Hon Hai Precision Industry Co (鴻海精密) founder Terry Gou (郭台銘) yesterday resigned from the Chinese Nationalist Party (KMT), expressing his disappointment at its culture of reactionary politics and backroom horse-trading.
Gou said in a statement that quitting the party was not an easy decision.
While he feels sad about leaving the party, “reason tells me I am doing the right thing, something that will significantly change the fate of the Republic of China [ROC],” he said. “If former president Chiang Ching-kuo (蔣經國) could see the way the KMT has turned its back on the public and forgotten its ideals he would be heartbroken.”
Photo: Liao Chen-huei, Taipei Times
The KMT should not exist just to oppose the Democratic Progressive Party, or to promote its members’ personal interests or to trade favors, he said.
Gou said that he had hoped to change the KMT and bring in more young people when he rejoined the party in April, but over the past several months he had been disappointed to find that “no amount of effort on my part could change the KMT’s culture of reactionary politics and backroom horse-trading.”
Gou expressed the hope that his departure would “expedite the reform and rebirth of the KMT,” while extending his good wishes to the party.
Gou announced that he would resign from the party when his office was asked to comment on an advertisement the KMT published in major newspapers yesterday, calling for party unity and urging Gou to support its presidential candidate, Kaohsiung Mayor Han Kuo-yu (韓國瑜).
Next year’s presidential and legislative elections would determine the fate of the ROC and internal divisions would cause unrest, the KMT ad said.
The ad, organized by former vice president Lien Chan (連戰), was signed by 31 party members, including Lien, KMT Chairman Wu Den-yih (吳敦義), former president Ma Ying-jeou (馬英九), former vice president Vincent Siew (蕭萬長) and former KMT chairman Wu Poh-hsiung (吳伯雄).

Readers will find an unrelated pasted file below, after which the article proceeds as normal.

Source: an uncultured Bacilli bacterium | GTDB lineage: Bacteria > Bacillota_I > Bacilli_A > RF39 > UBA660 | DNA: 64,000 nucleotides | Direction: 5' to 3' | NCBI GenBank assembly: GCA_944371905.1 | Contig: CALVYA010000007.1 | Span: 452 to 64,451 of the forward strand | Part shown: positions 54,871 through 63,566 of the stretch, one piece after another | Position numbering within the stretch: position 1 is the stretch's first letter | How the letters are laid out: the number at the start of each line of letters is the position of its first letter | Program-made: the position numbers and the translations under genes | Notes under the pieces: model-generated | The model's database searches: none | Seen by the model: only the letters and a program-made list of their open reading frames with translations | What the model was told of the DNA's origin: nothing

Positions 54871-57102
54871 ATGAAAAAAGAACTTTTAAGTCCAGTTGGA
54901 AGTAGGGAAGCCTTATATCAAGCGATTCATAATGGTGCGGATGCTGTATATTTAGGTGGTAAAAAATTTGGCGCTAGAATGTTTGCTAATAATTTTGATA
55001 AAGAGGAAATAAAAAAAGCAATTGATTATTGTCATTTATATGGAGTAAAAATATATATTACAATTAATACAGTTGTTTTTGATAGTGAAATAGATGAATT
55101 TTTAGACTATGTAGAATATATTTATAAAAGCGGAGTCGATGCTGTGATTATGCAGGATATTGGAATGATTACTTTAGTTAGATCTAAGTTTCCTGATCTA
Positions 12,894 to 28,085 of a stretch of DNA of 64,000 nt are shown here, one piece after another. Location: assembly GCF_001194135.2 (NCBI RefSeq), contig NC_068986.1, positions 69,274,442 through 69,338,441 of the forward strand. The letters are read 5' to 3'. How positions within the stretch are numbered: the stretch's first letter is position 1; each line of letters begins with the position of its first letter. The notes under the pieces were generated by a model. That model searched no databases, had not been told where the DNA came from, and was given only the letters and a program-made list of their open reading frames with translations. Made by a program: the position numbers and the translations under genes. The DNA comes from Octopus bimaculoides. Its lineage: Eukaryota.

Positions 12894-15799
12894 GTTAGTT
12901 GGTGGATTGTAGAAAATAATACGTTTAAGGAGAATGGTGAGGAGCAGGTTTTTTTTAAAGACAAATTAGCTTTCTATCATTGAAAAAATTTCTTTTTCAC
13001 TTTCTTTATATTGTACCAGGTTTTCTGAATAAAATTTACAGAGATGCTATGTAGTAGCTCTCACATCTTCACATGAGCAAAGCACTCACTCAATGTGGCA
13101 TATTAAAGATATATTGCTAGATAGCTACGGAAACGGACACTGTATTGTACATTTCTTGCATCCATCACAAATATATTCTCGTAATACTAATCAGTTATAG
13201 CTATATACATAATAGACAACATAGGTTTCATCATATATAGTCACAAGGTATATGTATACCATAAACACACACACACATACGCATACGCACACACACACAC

The ad was one of the factors that led to Gou’s decision to quit the party, said Evelyn Tsai (蔡沁瑜), deputy chief executive of Gou’s Yonglin Foundation, when returning the Gou’s KMT membership card and certificate of honorary membership, but it was just one of many.
“Things have been building up for a while,” she added.
Ma had visited Gou, urging him to support the KMT’s presidential nominee, before attending a rally for Han in New Taipei City on Sunday, she said.
Gou had tried to convince the former president not to go to the rally and was sad to see the way Ma’s speech had been cut off in a humiliating manner, she said.
KMT Culture and Communications Committee deputy director-general Cheng Mei-hua (程美華) said that the KMT does have much room for improvement, but that when Gou rejoined the party with the intention of running for president, he should have known that he would not have everything his own way.
“Run [for president] if you like. Why bother with all the acting?” Cheng said.
Gou was reconfirmed as a member of the KMT in April when the party awarded him the status of honorary member after he offered it an interest-free loan of NT$45 million (US$1.45 million at the current exchange rate) in 2016.
That allowed Gou to participate in the KMT’s presidential primary, which he lost to Han by 17.1 percentage points.
Han’s campaign office said that it was “extremely disappointed” at Gou’s decision, adding that Han would do his best to reform the party and change the nation for the better.
Asked whether Gou would now enter the presidential race, President Tsai Ing-wen (蔡英文) said: “In Taiwan there are lots of discussions about the candidates for the 2020 election... The process will run its course following the election regulations.”